One of the most well-known news anchors and TV presenters in Lebanon, Bassam Abou Zeid, has concluded his long journey with one of the country’s biggest news stations.
On Monday, September 14th, Abou Zeid presented his last newscast LBCI. After delivering the last piece of news, he took around 2 minutes to make a heartfelt announcement to the audience.
“Today is my last day at LBCI. [In] 31 years at this corporation, I’ve learned a lot, got tired a lot; got happy and sad,” he started.
“During 31 years, I’ve made a journalistic journey that I’m proud of and tried to preserve credibility and objectivity, and I believe I succeeded.”
“31 years and you, the audience, accompanied me with your support, your love, and your emotion, and this helped me a lot and gave me the strength to continue my path, so I thank you with all my heart,” Abou Zeid continued.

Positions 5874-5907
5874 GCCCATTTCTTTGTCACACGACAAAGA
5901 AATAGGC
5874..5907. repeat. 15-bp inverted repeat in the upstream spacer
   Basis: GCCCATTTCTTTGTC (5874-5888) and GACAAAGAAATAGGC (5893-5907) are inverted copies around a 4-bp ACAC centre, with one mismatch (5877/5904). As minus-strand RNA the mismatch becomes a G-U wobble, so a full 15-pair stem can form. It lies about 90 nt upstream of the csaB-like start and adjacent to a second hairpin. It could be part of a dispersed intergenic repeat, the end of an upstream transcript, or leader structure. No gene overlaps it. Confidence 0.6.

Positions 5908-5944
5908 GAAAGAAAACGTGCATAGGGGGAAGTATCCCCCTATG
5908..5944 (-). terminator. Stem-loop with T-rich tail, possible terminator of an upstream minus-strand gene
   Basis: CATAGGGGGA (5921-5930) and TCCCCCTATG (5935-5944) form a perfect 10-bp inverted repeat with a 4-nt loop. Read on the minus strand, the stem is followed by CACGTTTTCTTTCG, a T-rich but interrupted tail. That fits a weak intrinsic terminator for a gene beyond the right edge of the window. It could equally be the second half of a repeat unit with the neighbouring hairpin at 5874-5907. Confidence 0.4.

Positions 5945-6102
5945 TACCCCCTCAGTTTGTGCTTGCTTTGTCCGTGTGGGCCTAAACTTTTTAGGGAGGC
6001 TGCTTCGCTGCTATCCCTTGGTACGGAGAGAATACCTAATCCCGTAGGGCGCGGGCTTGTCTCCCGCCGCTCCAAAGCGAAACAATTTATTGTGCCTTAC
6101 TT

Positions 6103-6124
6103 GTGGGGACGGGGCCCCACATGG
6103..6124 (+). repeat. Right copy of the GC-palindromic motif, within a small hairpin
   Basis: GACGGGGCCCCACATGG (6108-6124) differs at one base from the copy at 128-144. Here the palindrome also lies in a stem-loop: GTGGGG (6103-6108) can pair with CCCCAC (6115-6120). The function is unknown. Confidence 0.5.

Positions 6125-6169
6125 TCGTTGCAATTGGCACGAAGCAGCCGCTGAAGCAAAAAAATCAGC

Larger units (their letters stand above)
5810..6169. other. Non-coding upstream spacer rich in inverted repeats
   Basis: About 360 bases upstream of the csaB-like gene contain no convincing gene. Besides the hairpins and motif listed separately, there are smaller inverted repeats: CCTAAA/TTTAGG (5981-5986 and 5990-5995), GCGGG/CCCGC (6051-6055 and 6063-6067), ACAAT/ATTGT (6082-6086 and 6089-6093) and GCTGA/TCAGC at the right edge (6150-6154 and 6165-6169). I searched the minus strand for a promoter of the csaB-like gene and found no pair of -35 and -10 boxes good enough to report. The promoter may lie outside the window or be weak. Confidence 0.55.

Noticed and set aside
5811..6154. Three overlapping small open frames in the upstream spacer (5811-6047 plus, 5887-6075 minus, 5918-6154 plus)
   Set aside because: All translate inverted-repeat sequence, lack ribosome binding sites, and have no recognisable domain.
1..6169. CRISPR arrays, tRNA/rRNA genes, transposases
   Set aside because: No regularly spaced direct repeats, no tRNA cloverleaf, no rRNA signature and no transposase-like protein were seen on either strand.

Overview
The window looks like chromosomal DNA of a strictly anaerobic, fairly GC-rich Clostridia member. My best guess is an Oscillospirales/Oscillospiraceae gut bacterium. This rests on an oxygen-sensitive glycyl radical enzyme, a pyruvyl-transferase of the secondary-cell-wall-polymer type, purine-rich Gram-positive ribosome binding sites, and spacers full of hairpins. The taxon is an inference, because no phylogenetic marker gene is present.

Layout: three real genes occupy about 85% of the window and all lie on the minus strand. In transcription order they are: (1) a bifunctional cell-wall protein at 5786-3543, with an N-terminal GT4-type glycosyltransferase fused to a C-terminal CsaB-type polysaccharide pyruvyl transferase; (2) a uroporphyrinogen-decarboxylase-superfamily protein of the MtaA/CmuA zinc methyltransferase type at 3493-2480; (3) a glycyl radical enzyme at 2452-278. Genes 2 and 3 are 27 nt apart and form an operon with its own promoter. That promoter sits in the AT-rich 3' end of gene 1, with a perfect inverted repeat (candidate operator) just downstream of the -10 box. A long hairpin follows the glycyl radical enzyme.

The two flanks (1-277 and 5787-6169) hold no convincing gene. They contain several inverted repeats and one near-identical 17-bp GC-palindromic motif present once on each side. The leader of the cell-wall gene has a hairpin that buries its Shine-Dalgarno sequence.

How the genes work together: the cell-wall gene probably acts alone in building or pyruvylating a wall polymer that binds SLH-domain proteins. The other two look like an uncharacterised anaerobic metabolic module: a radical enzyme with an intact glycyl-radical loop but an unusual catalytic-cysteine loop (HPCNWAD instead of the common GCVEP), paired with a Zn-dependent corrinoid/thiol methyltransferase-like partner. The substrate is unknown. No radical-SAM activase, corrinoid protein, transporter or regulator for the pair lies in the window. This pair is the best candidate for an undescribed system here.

He then thanked what he called his “large family” at LBCI” and his small family, his own family, “which got tired and sacrificed with me.”
“After 31 years, I made the decision of leaving; a decision that is not at all easy, but the economic and living conditions that we’re all suffering from are what imposed such a decision upon me and others.”
With that said, he announced that he would be having a new experience in the field of journalism, hoping to succeed despite the difficulties, the first of which he said was leaving Lebanon and his family.
“In any case, I’m not emigrating, and I’m not leaving with no return. Therefore, I say to you, until we meet again, and I love you all. Goodbye.”
Bassam Abou Zeid’s televised announcement was shared widely on social media and attracted many engagements from fans and colleagues who wished him good fortune in his future undertakings.
A few weeks back, a Télé Liban news anchor of 11 years also quit on TV after delivering his last newscast before a bold message to Lebanon’s ruling class.
Notably, emigration from Lebanon recently skyrocketed due to the worsening living conditions and economic crisis, catalyzed by the August 4 explosion. Emigration is also hitting Lebanon’s health sector. Since July, 300 doctors and 200 nurses have already applied for emigration.
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